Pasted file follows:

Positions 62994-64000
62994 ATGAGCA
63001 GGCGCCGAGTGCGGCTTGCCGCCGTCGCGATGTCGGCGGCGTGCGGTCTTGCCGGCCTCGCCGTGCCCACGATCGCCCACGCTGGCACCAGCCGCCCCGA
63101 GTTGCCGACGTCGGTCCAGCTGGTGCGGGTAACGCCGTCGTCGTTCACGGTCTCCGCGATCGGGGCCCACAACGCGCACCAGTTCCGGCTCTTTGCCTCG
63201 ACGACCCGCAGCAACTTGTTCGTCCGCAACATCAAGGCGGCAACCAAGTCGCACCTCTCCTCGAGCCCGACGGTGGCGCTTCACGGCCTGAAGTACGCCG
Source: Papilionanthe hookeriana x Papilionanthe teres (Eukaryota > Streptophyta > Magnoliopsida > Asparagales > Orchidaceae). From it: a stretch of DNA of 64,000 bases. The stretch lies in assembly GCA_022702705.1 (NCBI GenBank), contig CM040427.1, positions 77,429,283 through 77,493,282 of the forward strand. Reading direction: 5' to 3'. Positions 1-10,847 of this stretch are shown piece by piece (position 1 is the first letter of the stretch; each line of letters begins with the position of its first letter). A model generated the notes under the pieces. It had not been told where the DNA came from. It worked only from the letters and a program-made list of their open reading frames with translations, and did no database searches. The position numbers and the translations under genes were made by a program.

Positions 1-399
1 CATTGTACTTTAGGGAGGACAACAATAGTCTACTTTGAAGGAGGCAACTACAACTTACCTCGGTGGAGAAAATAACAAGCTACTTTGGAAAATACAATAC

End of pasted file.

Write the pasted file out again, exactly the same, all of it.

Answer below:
Positions 62994-64000
62994 ATGAGCA
63001 GGCGCCGAGTGCGGCTTGCCGCCGTCGCGATGTCGGCGGCGTGCGGTCTTGCCGGCCTCGCCGTGCCCACGATCGCCCACGCTGGCACCAGCCGCCCCGA
63101 GTTGCCGACGTCGGTCCAGCTGGTGCGGGTAACGCCGTCGTCGTTCACGGTCTCCGCGATCGGGGCCCACAACGCGCACCAGTTCCGGCTCTTTGCCTCG
63201 ACGACCCGCAGCAACTTGTTCGTCCGCAACATCAAGGCGGCAACCAAGTCGCACCTCTCCTCGAGCCCGACGGTGGCGCTTCACGGCCTGAAGTACGCCG
Source: Papilionanthe hookeriana x Papilionanthe teres (Eukaryota > Streptophyta > Magnoliopsida > Asparagales > Orchidaceae). From it: a stretch of DNA of 64,000 bases. The stretch lies in assembly GCA_022702705.1 (NCBI GenBank), contig CM040427.1, positions 77,429,283 through 77,493,282 of the forward strand. Reading direction: 5' to 3'. Positions 1-10,847 of this stretch are shown piece by piece (position 1 is the first letter of the stretch; each line of letters begins with the position of its first letter). A model generated the notes under the pieces. It had not been told where the DNA came from. It worked only from the letters and a program-made list of their open reading frames with translations, and did no database searches. The position numbers and the translations under genes were made by a program.

Positions 1-399
1 CATTGTACTTTAGGGAGGACAACAATAGTCTACTTTGAAGGAGGCAACTACAACTTACCTCGGTGGAGAAAATAACAAGCTACTTTGGAAAATACAATAC